Dr Dominic Walsh - Energy Materials Group

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Dr Dominic Walsh

Dr Dominic Walsh, Visiting Research Fellow  

Production of solar fuels by artificial photosynthesis

The study of artificial photosynthesis continues to increase in importance with the aim of generating storable ‘solar fuels’ such as hydrogen and methanol. This area represents a viable and equally important alternative to the generation of electricity via semiconductor photovoltaic cells. Central to the sunlight-driven generation of fuels is the water oxidation reaction where, in a process similar to that of the green plant PSII, water is split into oxygen, proton and electron source materials.

                                        2H
2O + 4hv→ O2↑+ 4H+ + 4e-  then

                              4H+ → 2H
2  or e.g.  CO2+ 6H+ + 6e− → CH3OH + H2O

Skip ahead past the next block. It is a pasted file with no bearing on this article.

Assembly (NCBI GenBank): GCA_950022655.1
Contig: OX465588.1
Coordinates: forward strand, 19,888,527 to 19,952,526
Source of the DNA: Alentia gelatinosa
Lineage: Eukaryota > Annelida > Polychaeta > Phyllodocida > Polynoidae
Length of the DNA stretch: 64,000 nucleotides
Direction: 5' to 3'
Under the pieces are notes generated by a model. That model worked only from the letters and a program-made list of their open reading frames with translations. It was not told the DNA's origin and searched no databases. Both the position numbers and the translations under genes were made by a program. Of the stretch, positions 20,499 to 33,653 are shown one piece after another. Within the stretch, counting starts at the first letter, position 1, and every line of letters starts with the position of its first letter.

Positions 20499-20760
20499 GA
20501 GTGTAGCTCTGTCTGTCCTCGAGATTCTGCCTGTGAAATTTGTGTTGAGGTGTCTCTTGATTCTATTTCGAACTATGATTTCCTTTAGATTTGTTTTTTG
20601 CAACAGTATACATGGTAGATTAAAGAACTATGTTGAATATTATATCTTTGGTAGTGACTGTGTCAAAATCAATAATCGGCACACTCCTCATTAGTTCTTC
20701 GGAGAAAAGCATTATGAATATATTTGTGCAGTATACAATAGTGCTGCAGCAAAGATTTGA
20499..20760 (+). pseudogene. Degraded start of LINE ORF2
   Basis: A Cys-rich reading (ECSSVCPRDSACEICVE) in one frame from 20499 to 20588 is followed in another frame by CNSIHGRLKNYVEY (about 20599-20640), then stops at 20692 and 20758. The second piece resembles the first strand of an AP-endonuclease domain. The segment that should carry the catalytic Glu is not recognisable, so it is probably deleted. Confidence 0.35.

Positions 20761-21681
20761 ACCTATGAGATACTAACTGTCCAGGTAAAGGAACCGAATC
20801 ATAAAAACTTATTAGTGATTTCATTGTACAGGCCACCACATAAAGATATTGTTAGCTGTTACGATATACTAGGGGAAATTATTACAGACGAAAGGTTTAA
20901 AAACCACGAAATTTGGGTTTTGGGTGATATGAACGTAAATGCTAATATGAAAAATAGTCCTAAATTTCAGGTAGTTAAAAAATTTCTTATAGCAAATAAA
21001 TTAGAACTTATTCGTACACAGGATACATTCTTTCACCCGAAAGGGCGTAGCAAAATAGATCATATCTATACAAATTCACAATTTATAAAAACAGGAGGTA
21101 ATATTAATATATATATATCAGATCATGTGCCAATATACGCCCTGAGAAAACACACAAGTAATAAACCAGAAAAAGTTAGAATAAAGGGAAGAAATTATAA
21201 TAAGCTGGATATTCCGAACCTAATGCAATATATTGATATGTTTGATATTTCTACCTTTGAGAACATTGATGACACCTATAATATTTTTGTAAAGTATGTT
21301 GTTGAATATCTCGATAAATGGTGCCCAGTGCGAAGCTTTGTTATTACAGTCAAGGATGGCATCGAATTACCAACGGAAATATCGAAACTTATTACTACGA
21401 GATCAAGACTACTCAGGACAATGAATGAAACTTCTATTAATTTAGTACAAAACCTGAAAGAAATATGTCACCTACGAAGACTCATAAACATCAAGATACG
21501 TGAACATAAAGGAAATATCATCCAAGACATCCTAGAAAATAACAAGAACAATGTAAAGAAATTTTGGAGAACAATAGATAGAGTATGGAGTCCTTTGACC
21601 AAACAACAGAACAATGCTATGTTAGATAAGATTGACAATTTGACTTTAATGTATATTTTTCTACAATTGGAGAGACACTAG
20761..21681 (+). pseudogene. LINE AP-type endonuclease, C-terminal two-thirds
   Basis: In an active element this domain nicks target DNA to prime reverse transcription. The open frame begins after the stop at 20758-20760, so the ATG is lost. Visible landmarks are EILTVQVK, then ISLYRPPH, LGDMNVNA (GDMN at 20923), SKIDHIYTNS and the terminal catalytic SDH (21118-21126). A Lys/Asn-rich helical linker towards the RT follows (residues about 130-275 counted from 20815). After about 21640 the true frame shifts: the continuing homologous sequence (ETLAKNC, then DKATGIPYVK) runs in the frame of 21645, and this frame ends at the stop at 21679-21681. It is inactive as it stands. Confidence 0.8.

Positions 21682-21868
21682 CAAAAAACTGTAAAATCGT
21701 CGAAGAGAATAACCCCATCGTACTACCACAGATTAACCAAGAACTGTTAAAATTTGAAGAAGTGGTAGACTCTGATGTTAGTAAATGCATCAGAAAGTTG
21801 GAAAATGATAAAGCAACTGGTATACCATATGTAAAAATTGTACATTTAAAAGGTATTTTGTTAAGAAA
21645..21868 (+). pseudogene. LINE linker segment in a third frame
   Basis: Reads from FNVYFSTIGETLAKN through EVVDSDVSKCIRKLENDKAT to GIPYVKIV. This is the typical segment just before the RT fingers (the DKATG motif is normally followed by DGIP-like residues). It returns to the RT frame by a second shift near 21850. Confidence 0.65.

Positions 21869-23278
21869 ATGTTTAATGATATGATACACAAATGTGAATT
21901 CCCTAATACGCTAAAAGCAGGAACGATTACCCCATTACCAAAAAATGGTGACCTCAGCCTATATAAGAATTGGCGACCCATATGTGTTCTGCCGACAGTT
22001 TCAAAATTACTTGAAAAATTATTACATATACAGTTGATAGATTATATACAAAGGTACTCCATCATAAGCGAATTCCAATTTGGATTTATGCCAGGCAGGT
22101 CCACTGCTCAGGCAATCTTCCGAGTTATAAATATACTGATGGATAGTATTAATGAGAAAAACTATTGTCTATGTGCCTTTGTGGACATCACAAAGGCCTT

To bring artificial photosynthesis closer to implementation low cost abundant elements should be employed as the water oxidation catalyst. The efficiency and lifetime of the photocatalytic reaction also needs to greatly increase, among other necessary improvements. My research involves the synthesis of stabilized metal and mixed- metal oxides of cobalt, manganese, iron etc. as simple analogues of the natural protein bound CaMn4O5 catalytic cluster. These materials are then tested in visible light driven water splitting reactions. The ultimate aim is the development of an efficient photoelectrochemical cell powered by visible light in which the liberated protons are readily reduced to hydrogen at an electrode or the electrons used to reduce CO2 into hydrocarbon fuels.

 
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